Greece is heading toward a major vote Sunday that will both shape the future of its economy and Europe's monetary union. It is a complicated story, and here at Wonkblog, we've tried to give you a clear sense of what's going on and what's next.
But Anil Kashyap of the University of Chicago Booth School of Business has released an excellent primer of his own that's worth a read. Kashyap wrote the piece last weekend, before Greece officially defaulted June 29 on a key payment to the International Monetary Fund, and the situation continues to evolve into the weekend. In an e-mail, Kashyap notes a few other important developments since his primer came out, including that some Greek officials have pledged to resign if Greeks vote Yes on the referendum; that creditors won't negotiate anymore until after the vote; and that a new IMF debt analysis sheds additional light on the grave situation facing Greece.
Read over the primer's 18 questions and answers--reprinted here--and come away far more knowledgeable about Greece's crisis. (We have lightly edited a few points, marked with *, to reflect updates since the original version was published.)
1) How did Greece get into such trouble?
Greece from the mid-1990s until last year was constantly spending more than it was collecting in tax revenues. For most of this time, the country’s initially reported numbers showed small differences that were subsequently found to have been much larger. The revisions tended to be most substantial right after elections when a new government would find that its predecessor was much more profligate than had been reported. Because of these deficits, the country borrowed to cover the shortfalls and its debt burden was steadily rising.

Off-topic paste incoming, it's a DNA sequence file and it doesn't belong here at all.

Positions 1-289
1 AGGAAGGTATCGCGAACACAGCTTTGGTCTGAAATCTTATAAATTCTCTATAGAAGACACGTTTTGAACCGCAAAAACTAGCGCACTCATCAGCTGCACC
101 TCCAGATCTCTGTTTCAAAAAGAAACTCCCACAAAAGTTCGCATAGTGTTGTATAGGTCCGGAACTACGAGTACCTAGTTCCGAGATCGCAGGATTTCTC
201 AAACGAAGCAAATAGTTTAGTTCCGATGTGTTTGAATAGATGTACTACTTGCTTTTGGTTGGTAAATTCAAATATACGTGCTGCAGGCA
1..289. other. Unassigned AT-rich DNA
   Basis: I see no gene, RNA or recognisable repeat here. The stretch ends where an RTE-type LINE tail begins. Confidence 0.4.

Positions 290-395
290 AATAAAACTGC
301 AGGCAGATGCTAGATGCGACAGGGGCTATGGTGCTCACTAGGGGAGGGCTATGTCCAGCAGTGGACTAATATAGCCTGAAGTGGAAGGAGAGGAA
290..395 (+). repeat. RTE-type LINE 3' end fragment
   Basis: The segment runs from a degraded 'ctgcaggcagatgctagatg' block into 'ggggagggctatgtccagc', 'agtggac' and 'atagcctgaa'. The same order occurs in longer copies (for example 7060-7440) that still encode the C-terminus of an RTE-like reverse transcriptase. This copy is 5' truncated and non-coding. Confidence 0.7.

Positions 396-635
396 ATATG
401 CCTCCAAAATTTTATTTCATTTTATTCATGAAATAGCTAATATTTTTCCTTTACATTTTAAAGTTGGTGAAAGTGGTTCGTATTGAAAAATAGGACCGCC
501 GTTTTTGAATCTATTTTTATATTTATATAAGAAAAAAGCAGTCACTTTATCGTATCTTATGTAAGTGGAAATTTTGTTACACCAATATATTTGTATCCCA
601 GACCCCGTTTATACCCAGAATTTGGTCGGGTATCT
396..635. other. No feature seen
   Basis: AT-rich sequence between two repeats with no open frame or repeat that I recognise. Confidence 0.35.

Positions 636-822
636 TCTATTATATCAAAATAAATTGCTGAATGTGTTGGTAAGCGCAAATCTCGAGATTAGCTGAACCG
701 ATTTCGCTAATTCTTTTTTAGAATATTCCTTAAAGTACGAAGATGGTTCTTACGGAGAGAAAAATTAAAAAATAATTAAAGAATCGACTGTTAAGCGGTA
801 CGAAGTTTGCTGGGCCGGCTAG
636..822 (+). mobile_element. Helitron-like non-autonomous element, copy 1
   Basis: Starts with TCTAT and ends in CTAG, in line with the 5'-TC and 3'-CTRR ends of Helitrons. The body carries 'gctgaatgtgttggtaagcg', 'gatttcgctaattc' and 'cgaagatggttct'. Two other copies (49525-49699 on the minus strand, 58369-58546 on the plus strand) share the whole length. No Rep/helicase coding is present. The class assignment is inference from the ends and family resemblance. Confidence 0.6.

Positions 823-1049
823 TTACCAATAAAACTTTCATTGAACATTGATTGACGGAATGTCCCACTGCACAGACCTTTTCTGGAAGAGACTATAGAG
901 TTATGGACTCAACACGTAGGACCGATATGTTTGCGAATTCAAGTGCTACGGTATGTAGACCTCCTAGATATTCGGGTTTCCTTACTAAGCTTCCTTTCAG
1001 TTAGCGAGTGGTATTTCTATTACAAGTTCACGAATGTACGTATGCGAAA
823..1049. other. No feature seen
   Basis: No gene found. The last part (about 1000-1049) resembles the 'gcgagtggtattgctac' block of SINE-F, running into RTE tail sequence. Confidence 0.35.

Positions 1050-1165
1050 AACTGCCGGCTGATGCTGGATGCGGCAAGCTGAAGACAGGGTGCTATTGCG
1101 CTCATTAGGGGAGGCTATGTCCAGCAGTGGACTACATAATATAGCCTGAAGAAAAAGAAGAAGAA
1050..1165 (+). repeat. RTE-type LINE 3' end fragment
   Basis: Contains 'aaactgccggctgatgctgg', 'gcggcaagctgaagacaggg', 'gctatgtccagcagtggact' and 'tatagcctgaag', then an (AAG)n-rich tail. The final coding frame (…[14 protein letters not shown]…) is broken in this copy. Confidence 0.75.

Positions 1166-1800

In the fall of 2009, a then newly elected government reported that the deficit for that year was going to be 13.6 percent of economic output and that the deficits in 2007 and 2006 were also larger than had been reported. From that point onward, the world began to wonder if Greece really could pay the debt that it had issued or needed to default. Its borrowing costs rose sharply and the country began looking for ways to reduce its required debt payments and end its borrowing addiction.
2) Wasn’t Greece already bailed out in 2010?
By the spring of 2010 the excessive debt problem became unbearable and there was open speculation that Greece would default. The country had done this on four occasions previously since 1800. Much of the government debt was owed to banks outside of Greece, with the largest amounts in France and Germany. So if Greece had stopped paying, the French and German banks would have suffered substantial losses.